Sept. 29–CLINTON — At one time in his life, retired truck drive Al Burke didn’t know what to do for a girl in a situation she couldn’t control.
Now, decades later, he does, and he’s doing something about it as a member of the Franciscan Peace Center Anti-Trafficking Committee.
“Twenty-seven years ago I drove into a truck stop in Florida at 9 p.m. and this little girl, probably 12, was walking across the parking lot,” Burke said. “I thought, ‘this is not a good neighborhood. Where are her parents?’ She came up to my truck and in broken English said, ‘Driver want company? Driver want fun?’ I said, ‘What in the world are you doing?’ She repeated her two phrases, probably the only ones she knew in English. I went to open the door and she ran away, between some other trucks. I went back to doing my log and soon a van drove up and the girl ran and jumped in it. The driver was a woman and there were three other girls in the back. I didn’t know what to do. Now I would.”
Burke is one of 30 volunteers who make up the anti-trafficking committee that meets once a month at The Canticle, home of the Sisters of St. Francis. While pondering what he could do “for the betterment of mankind” he came across an article in the Clinton Herald about the Sisters of St. Francis Franciscan Peace Center and different opportunities for volunteerism. The words “human trafficking” caught his eye.
The Franciscan Peace Center Anti-Trafficking committee is subdivided into three groups — advocacy, education/prevention and research. Since its inception, the group has sponsored billboards, worked with the Clinton Police Department, organized and co-sponsored programs for the public, assisted trucking companies in educating drivers about how to spot trafficked persons, and visited a number of Clinton area public places to adhere stickers to bathroom mirrors with the message “National Human Trafficking Resource Center 1-888-373-7888.”
The stickers bearing the telephone number were designed to aid victims whose only time away from a captor may be a restroom break en route to another city.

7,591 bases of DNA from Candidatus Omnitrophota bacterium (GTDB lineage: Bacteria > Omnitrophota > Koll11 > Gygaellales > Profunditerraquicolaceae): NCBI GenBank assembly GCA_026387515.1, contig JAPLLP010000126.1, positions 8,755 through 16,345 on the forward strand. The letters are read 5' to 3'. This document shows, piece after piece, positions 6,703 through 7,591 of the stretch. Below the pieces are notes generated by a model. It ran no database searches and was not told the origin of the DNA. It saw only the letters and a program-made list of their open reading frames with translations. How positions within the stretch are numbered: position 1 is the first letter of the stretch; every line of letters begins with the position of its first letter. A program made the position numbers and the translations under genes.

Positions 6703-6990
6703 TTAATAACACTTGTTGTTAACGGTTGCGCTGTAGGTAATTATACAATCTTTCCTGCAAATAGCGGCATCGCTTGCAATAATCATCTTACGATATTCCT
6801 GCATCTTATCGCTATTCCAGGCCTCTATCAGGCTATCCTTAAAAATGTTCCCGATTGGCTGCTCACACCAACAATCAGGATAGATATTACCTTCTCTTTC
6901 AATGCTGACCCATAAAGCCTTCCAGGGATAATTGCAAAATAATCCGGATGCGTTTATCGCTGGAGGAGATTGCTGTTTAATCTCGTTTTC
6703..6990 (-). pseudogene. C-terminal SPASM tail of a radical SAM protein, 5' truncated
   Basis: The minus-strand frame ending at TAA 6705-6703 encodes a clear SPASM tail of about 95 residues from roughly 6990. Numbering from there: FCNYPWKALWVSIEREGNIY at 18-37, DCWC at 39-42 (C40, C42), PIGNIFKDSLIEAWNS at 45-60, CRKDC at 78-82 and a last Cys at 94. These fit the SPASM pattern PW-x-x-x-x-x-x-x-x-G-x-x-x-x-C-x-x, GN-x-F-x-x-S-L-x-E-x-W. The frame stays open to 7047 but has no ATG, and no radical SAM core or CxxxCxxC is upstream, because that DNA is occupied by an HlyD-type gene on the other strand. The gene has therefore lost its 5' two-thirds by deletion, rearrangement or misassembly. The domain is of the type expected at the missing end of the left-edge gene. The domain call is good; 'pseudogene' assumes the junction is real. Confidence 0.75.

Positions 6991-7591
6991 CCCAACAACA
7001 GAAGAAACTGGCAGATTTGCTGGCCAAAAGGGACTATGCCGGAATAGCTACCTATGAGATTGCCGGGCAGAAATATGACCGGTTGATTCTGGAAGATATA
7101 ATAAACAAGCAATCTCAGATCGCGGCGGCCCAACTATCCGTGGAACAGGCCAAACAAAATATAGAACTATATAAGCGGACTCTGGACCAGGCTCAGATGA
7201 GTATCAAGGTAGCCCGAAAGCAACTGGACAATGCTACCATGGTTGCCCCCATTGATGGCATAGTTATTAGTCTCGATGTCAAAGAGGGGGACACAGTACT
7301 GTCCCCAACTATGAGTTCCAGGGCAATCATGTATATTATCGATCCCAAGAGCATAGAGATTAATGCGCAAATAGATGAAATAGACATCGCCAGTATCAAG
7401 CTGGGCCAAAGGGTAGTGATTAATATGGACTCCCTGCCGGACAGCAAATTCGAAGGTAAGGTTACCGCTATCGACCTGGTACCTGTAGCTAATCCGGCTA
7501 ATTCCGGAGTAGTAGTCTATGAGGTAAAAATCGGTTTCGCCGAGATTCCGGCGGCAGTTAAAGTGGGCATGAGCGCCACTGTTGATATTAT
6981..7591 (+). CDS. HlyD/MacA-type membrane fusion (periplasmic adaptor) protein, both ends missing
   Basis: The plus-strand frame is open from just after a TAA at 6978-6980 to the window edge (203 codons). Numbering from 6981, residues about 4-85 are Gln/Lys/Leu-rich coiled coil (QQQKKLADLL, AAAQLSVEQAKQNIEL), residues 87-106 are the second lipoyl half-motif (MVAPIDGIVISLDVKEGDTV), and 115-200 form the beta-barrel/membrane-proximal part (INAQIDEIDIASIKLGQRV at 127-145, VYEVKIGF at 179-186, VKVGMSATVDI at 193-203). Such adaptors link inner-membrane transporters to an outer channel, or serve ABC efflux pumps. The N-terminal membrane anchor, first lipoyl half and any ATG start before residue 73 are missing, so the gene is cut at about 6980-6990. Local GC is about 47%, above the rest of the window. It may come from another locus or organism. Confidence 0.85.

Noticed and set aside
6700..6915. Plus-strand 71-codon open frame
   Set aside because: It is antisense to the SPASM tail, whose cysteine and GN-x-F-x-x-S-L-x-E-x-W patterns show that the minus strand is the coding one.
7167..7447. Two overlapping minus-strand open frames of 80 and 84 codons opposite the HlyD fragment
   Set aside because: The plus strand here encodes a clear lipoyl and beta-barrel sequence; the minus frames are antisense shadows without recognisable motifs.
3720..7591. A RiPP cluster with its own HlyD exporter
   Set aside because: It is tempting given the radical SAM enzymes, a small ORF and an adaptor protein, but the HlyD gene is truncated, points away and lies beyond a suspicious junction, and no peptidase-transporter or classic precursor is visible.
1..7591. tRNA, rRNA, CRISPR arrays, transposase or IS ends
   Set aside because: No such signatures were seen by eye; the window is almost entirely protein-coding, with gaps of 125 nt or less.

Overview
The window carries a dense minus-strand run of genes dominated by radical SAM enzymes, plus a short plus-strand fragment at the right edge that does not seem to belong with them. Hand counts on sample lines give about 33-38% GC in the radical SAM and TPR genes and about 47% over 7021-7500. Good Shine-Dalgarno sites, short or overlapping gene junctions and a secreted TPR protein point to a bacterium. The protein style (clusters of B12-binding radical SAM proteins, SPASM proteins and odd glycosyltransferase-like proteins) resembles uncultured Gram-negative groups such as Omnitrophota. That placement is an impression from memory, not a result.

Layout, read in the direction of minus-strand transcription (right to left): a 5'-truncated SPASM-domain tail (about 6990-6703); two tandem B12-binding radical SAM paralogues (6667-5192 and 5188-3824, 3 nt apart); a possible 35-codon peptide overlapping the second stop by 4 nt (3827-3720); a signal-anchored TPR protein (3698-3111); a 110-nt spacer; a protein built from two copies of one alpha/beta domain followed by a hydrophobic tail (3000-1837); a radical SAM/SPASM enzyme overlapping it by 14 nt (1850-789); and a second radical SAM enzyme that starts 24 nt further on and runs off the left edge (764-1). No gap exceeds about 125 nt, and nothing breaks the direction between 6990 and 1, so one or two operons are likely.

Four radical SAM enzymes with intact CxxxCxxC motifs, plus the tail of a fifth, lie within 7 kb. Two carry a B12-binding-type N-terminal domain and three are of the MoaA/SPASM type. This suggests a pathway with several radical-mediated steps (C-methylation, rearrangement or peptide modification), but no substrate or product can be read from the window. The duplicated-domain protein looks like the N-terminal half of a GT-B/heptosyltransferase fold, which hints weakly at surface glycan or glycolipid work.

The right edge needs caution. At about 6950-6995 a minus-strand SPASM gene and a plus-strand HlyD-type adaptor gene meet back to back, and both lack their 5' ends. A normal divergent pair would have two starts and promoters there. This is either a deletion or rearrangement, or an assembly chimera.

Most recently the group hosted speaker Kelli Saul of Braking Traffik in Davenport who explained that human trafficking may be forced labor, sexual acts for money, or sexual acts for food, shelter, or a ride to the next town. She and other volunteers will be educating ninth-grade health class students in Davenport about the fraud and coercion used to trick young people into being trafficked, how to get help from law enforcement, and whom to turn to for help.
Burke, who attended the presentation, stressed that Saul relayed the experiences of victims, often runaways, from the Iowa towns of Cedar Rapids, Dubuque and the Quad-Cities.
“In her information Saul said the average age of runaways is 12 to 16,” Burke said. “The number of hours before being spotted by a pimp is 48, and the example she gave was of someone in Dubuque. (The girl) was hungry in a grocery store and a man asked her if she needed money. She said yes. The man helped her but later convinced her to take drugs. Eventually he told her she needed to prostitute herself to pay for the drugs. By this time she was too embarrassed to call her mom and dad and he told her she couldn’t call the police because she’d be arrested for using drugs.”
Burke found his niche in the anti-trafficking committee advocating to other truck drivers.
“One of the things I saw as a truck driver is truckers asking for sex on the CB. Every night,” Burke said. “If you drive a semi, you will hear drivers on the CB saying, ‘any working girls out there?’ A woman’s voice will come on and say, ‘What are you looking for, trucker?’ and then advise him to go to a certain channel. They will jump from channel to channel to avoid getting caught.”
As part of the education/prevention subcommittee, Burke speaks to truck drivers for larger companies locally, presenting to their employees. Using the video from Truckers against Trafficking, a national organization, he talks to the employees about what signs to look for and what to do if trafficking is suspected. Burke is also available to speak to smaller companies as needed.
“The smaller companies don’t always have truckers in at the same time but they should show everyone the video,” he said.
Lori Freudenberg, Community Outreach director for the Franciscan Peace Center, thinks education is key.
“Trafficking is a topic which schools, churches and families need to discuss,” Freudenberg said. “The average age of becoming a trafficking victim is 13, so schools supply a captive audience to get the word out for prevention and education, to keep our kids safe from traffickers.”
The committee continually calls legislators to vote for bills on the topic of human trafficking. Sister Joan Theiss, a Clinton Franciscan and member of the committee, feels that while there is much more work to be done, they are making a dent in this growing problem.
“In our research subcommittee we have expressed our belief that there needs to be awareness training about trafficking,” Theiss said. “All persons need adequate knowledge about trafficking which happens even here in Iowa. It is heartening to learn that our governor and lieutenant governor have announced new initiatives to reduce sex trafficking in Iowa.”
Burke would like to emphasize, “If you see a man with a young girl and she won’t make eye contact and he’s speaking for her…beware, that’s one of the signs. Call the police. Don’t get involved. That call might save that little girl.”
The next Anti-Trafficking committee meeting will be Oct. 10 at 9 a.m. at The Canticle. For more information, call Freudenberg at 242-7611.
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